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According to the Oxford dictionary, the word resign is defined as to voluntarily leave a job or other position. But I find it’s second definition to be far more interesting—to accept that something undesirable cannot be avoided.
The day I submitted my resignation, I wasn’t aware of this second definition and looking back I wish I was. Because if I’d truly understood what it meant to resign, managing my emotions and reactions throughout the process would’ve been much easier. The weeks leading up to my resignation were some of the most stressful periods of my life. Having seen how Michelle handled other employees and based on the general tone of the department, I suspected something was awry and that I might be targeted. And this lead to some pretty alarming reactions.
I was having trouble sleeping, I’d developed a persistent eye twitch and I was experiencing digestive issues. These were all stress-related ailments brought on by a dog-eat-dog work environment that turned otherwise kind people into killers. Even after resigning, my health improved a bit but I was met with a wave of exhaustion. For weeks, a simple trip to the grocery store would trigger deep fatigue as if I were experiencing jet lag having crossed multiple time zones.
Finally, as the smoke began to clear, an intense focus on wellness and nutrition, I found some clarity. And after several close-but-no-cigar attempts to land a comparable job, I decided I was done trying to convince hiring managers I was good enough to work for them. Instead, I decided to take all the energy I was giving to other corporations at a discount and pour it into myself, my family and rich & REGULAR which at the time, was just a blog. In short, I made the decision to pursue digital entrepreneurship full-time.
I’d be lying if I told you I wasn’t nervous or that I didn’t harbor anger for years. That whenever I’d drive by the old office building, see my old employer’s brand somewhere or hear from an old co-worker that I wasn’t sent reeling back into how I felt and was treated during my final days. In truth, there were few things in my life that have left such deep feelings of betrayal and heartbreak—this was one of them. But it could’ve all been avoided had I understood the second definition of resign. If only I’d seen an undesirable exit as inevitable.
One day in 2021, as Kiersten and I wrapped up one of the final writing sessions for our book, my phone rang. It was Will. We hadn’t spoken in years and I was curious to see how he was doing. I knew the company had fallen on difficult times due to the pandemic and I heard through the grapevine he was furloughed along with several others I knew. The beginning of our conversation was easy as we meandered through small talk, reflecting on parenting during the pandemic and him generously heaping praise onto us based on some recent press. But as the small talk faded, I could hear tension in his voice and he began to open up.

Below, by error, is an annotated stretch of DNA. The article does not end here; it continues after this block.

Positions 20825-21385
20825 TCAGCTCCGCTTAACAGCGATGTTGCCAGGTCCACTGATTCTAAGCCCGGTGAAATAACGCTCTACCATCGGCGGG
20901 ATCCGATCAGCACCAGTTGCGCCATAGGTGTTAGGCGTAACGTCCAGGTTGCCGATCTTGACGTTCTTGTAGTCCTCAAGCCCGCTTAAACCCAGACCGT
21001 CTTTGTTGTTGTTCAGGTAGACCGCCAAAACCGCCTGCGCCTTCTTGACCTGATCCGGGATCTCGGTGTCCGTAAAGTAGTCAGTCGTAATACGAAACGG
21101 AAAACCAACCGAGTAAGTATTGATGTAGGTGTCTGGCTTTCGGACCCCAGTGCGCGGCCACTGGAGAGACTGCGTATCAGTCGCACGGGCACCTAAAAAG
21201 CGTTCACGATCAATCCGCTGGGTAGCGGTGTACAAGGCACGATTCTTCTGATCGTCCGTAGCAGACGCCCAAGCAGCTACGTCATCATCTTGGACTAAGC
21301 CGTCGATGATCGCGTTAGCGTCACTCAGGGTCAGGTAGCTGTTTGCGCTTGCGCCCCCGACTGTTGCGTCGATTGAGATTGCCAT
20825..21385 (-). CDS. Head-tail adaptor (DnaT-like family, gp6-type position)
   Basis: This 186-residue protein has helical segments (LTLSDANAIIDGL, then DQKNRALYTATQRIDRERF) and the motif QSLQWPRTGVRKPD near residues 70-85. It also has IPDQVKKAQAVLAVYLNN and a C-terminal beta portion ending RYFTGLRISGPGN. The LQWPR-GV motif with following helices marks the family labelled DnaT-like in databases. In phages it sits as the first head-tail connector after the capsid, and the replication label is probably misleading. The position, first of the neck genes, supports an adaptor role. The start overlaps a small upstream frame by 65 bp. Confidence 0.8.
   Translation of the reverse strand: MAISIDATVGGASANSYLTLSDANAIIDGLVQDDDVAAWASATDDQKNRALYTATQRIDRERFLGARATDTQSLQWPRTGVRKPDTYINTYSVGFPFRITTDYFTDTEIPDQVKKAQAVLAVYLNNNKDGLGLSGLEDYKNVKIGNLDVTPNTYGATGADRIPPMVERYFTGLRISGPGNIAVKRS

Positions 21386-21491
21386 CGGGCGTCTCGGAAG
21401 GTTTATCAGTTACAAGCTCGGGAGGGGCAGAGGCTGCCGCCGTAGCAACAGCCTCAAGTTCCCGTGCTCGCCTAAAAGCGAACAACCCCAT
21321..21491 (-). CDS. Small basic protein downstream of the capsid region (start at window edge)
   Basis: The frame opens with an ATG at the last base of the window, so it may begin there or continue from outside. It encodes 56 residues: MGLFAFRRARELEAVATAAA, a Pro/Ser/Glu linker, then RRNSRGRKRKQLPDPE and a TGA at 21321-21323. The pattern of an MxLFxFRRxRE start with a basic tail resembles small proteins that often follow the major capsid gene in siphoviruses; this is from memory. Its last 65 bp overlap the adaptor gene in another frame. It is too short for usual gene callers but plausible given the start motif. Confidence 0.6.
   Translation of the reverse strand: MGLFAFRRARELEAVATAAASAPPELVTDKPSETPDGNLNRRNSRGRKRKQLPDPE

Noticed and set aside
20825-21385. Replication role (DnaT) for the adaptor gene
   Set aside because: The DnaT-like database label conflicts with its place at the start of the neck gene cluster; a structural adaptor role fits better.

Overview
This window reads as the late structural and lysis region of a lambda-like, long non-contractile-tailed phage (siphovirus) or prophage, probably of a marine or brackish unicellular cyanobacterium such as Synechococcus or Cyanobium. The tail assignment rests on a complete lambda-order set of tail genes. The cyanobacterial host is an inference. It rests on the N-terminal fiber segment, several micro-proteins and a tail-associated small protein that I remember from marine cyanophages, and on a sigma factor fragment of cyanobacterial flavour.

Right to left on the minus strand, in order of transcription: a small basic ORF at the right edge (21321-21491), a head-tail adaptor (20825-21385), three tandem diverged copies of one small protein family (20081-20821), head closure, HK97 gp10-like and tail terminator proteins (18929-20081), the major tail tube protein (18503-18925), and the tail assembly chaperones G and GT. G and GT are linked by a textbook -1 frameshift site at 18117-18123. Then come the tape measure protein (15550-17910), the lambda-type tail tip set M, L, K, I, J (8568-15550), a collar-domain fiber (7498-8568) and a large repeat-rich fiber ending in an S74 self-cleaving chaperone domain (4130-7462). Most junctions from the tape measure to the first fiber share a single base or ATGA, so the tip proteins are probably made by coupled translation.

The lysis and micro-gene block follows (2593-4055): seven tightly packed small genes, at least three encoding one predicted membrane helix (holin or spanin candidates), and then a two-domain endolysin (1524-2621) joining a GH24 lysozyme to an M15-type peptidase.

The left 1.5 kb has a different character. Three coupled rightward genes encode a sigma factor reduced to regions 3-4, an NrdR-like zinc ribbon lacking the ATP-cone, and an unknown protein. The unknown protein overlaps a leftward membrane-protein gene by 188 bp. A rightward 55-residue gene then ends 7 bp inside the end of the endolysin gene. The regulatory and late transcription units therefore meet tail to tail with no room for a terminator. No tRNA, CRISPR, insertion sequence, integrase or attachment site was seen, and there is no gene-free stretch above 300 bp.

In short, Will apologized profusely.
He said he couldn’t stop thinking about how everything went down in my final weeks. How after I left, he had an opportunity to work directly with Michelle and saw firsthand how difficult she was to work with. How she even had the audacity to list him as a referral afterwards and for the first time in his life, he didn’t respond to the request because he had nothing positive to say. Perhaps most importantly, he admitted that his handling of my situation was the worst mistake of his professional career. And that through it all, I’d actually taught him a lesson about character, leadership and integrity in my refusal to accept the PIP and underlying accusations.
A small part of me wanted to tell Will to stick his apology up his ass, but I didn’t.
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A small part of me wanted to tell Will to stick his apology up his ass, but I didn’t. Honestly, I was relieved for him. The shakiness in his tone told me he was living with such deep regret that it was causing him pain. If his household is anything like mine, his wife knows every detail of that chapter and pushed him to make the phone call long before he actually did. Perhaps, he was triggered every time he saw Black Panther or was greeted with the Wakandan salute and it reminded him of his failure, toxic positivity or even worse, cowardice. Or maybe– just maybe—the snipping of a corporate umbilical cord helped Will find his voice. All I know is, in that moment, for both Will and I, an incredible weight was lifted.
Or maybe– just maybe—the snipping of a corporate umbilical cord helped Will find his voice
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Three Lessons to be Learned
You want to hear something weird? While all this was happening, I’d frequently tell Kiersten “this is great content”. I was coming into my own as a storyteller and growing increasingly curious of how money shaped our lives. I’d find myself specifically interested in how the exchange or pursuit of money made people justify mistreatment, injustice or abuse. And how it was all considered normal or even admirable to tolerate it.
Somehow, I knew the only element that made my story unique was that I had the privilege of walking away comfortably without concern of how my family and newborn son would survive. At the time, we were completely debt free having also paid off the mortgage on our primary residence and had grown accustomed to living on less than one paycheck. We also had a cash flowing rental property that had doubled in market value and plenty of momentum on our blog as an additional source of income. Back then, we could afford to look at the situation from a birds-eye view instead of from the confines of the trenches. And we knew that if we could tell the story effectively, we just might be able to help others who found themselves in similar mud.